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CHAPTER (a shortened form of chapiter...

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Originally appearing in Volume V05, Page 855 of the 1911 Encyclopedia Britannica.
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CHAPTER (a shortened form of chapiter, a word still used in architecture for a capital; derived from O. Fr. chapitre, Lat. capitellum, diminutive of caput, head), a principal division or section of a book, and so applied to acts of parliament, as forming " chapters " or divisions of the legislation of a session of parliament. The name " chapter " is given to the permanent body of the canons of a cathedral or collegiate church, presided over, in the English Church, by the clean, and in the Roman communion by the provost or the dean, and also to the body of the members of a religious order. This may be a " conventual " chapter of the monks of a particular monastery, " provincial " of the members of the order in a province, or " general " of the whole order. This ecclesiastical use of the word arose from the custom of reading a chapter of Scripture, or a head (capitulum) of the regula, to the assembled canons or monks. The transference from the reading to the assembly itself, and to the members constituting it, was easy, through such phrases as convenire ad capitulum. The title " chapter " is similarly used of the assembled body of knights of a military or other order. (See also CANON; CATHEDRAL; DEAN). CHAPTER-HOUSE (Lat. capitolium, Ital. capitolo, Fr. chapitre, Ger. Kapitelhaus), the chamber in which the chapter or heads of the monastic bodies (see ABBEY and CATHEDRAL) assembled to transact business. They are of various forms; some are oblong apartments, as Canterbury, Exeter, Chester, Gloucester, &c.; some octagonal, as Salisbury, Westminster, Wells, Lincoln, York, &c. That at Lincoln has ten sides, and that at Worcester is circular; most are vaulted internally and polygonal externally, and some, as Salisbury, Wells, Lincoln, Worcester, &c., dependon a single slight vaulting shaft for the support of the massive vaulting. They are often provided with a vestibule, as at Westminster, Lincoln, Salisbury and are almost exclusively English.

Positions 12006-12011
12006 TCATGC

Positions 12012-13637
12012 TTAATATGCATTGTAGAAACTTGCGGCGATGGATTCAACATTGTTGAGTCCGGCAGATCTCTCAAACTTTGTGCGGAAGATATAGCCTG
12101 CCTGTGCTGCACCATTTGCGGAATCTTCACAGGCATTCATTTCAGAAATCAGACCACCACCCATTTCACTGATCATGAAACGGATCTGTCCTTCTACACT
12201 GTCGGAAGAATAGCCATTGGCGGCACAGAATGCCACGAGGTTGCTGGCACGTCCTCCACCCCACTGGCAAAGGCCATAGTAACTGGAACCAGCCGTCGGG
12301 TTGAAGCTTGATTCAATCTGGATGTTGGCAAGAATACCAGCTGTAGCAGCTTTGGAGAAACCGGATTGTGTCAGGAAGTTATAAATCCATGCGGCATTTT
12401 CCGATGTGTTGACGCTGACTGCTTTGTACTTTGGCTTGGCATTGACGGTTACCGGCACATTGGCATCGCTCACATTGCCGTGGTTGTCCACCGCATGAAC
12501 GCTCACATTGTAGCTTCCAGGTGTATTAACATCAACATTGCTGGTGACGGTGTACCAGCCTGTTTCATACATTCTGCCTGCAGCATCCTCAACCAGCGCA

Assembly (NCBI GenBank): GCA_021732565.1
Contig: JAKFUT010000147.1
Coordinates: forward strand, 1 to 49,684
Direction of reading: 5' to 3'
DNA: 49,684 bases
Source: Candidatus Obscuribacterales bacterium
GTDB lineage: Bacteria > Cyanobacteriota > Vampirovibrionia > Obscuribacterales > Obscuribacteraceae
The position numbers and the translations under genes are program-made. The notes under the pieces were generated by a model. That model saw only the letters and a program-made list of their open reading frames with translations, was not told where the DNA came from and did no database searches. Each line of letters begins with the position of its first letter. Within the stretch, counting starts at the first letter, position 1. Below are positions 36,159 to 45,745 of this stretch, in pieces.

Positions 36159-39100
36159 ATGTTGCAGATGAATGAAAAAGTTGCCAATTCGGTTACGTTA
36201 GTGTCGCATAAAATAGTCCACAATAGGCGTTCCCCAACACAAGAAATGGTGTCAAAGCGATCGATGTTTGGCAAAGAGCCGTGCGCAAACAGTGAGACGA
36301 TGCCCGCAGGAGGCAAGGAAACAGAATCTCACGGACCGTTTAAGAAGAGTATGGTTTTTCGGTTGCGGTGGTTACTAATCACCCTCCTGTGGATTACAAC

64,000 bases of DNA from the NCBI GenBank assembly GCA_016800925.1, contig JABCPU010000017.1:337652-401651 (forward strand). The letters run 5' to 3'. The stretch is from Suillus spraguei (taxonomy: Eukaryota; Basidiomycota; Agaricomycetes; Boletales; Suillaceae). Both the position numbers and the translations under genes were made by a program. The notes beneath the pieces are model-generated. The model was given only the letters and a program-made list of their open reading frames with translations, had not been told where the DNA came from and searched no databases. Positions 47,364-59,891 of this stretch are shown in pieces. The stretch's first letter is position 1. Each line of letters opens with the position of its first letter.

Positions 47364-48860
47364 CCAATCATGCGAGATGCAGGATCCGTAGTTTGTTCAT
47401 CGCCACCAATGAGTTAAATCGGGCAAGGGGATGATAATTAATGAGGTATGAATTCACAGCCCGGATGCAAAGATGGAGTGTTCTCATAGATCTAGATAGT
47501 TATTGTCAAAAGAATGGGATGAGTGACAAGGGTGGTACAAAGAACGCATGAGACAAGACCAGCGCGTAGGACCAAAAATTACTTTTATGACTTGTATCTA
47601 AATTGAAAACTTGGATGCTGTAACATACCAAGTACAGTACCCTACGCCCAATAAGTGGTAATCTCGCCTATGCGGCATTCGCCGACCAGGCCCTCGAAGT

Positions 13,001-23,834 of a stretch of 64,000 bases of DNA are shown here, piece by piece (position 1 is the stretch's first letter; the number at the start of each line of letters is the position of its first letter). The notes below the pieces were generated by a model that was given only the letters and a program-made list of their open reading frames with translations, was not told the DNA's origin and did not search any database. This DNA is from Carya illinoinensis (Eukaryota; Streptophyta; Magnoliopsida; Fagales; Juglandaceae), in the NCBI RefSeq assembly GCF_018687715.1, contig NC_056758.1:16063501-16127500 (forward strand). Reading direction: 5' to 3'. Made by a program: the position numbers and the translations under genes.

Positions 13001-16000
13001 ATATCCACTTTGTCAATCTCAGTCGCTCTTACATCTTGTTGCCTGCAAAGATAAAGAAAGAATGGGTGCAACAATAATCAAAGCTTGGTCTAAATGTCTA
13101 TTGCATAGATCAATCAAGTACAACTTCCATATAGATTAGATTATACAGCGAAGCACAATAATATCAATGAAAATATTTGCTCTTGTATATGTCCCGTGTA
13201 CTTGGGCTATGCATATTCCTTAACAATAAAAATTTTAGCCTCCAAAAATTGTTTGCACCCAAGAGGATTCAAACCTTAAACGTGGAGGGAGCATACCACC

End of Article: CHAPTER (a shortened form of chapiter, a word still used in architecture for a capital; derived from O. Fr. chapitre, Lat. capitellum, diminutive of caput, head)
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